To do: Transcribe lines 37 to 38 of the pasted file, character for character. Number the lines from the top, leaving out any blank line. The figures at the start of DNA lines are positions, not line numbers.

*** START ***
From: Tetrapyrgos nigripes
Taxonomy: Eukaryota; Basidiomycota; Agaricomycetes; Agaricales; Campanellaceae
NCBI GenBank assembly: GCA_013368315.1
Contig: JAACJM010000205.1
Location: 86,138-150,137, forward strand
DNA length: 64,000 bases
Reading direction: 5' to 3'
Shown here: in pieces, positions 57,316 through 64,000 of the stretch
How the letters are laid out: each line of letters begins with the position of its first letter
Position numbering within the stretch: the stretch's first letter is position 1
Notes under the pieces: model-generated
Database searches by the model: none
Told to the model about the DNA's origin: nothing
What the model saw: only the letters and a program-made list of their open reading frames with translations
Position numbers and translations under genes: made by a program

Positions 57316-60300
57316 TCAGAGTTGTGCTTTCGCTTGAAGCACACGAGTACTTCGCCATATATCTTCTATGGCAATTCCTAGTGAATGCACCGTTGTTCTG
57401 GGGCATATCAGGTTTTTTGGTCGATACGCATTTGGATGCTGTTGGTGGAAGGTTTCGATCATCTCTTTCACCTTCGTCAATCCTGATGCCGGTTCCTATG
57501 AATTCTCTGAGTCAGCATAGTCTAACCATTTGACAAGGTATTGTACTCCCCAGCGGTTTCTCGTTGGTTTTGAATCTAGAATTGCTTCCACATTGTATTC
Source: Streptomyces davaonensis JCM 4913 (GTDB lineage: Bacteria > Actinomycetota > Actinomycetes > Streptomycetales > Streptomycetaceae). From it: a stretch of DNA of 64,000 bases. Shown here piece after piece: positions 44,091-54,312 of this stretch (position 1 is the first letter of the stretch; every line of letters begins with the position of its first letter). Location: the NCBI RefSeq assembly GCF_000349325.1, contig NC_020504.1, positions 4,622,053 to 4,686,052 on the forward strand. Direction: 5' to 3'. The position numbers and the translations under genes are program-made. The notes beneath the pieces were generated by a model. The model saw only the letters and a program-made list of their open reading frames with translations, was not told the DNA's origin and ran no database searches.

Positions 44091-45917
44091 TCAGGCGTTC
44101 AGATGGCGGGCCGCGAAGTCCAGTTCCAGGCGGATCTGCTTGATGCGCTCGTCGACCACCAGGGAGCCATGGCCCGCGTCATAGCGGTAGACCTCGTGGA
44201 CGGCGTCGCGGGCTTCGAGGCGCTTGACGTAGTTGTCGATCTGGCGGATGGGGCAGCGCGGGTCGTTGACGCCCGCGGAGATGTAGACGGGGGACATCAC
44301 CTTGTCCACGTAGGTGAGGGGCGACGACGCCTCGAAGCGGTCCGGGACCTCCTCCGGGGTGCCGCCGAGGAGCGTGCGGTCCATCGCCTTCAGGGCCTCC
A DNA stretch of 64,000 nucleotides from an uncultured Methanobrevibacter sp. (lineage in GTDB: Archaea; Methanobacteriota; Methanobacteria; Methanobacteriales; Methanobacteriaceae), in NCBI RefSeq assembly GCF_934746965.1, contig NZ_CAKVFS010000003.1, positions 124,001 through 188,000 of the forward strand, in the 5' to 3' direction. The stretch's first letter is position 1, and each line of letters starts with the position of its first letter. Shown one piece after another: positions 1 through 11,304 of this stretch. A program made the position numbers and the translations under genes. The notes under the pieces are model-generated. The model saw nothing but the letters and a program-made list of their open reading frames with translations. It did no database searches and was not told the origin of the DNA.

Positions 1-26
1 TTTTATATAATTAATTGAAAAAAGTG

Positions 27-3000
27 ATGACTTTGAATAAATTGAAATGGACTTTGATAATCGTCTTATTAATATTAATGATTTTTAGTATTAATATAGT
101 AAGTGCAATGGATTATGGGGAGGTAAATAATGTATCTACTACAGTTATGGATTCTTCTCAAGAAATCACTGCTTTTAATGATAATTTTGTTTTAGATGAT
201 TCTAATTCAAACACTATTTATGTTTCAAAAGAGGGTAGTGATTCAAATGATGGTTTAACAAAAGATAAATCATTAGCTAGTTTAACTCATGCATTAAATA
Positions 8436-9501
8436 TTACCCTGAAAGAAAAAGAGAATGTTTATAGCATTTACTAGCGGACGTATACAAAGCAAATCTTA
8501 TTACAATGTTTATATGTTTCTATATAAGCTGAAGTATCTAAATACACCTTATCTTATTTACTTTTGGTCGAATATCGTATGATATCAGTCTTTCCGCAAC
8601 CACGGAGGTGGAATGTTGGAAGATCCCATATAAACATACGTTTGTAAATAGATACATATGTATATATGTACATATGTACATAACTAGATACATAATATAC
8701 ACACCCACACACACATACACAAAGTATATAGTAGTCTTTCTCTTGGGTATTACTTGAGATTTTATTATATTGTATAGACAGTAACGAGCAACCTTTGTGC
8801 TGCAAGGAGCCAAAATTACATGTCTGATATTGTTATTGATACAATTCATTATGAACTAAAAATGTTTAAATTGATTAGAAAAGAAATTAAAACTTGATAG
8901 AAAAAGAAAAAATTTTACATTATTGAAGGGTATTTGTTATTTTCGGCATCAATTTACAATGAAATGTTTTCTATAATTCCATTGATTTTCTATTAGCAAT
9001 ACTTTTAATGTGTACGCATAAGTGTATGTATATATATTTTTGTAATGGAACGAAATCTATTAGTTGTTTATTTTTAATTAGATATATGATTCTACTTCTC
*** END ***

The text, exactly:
8701 ACACCCACACACACATACACAAAGTATATAGTAGTCTTTCTCTTGGGTATTACTTGAGATTTTATTATATTGTATAGACAGTAACGAGCAACCTTTGTGC
8801 TGCAAGGAGCCAAAATTACATGTCTGATATTGTTATTGATACAATTCATTATGAACTAAAAATGTTTAAATTGATTAGAAAAGAAATTAAAACTTGATAG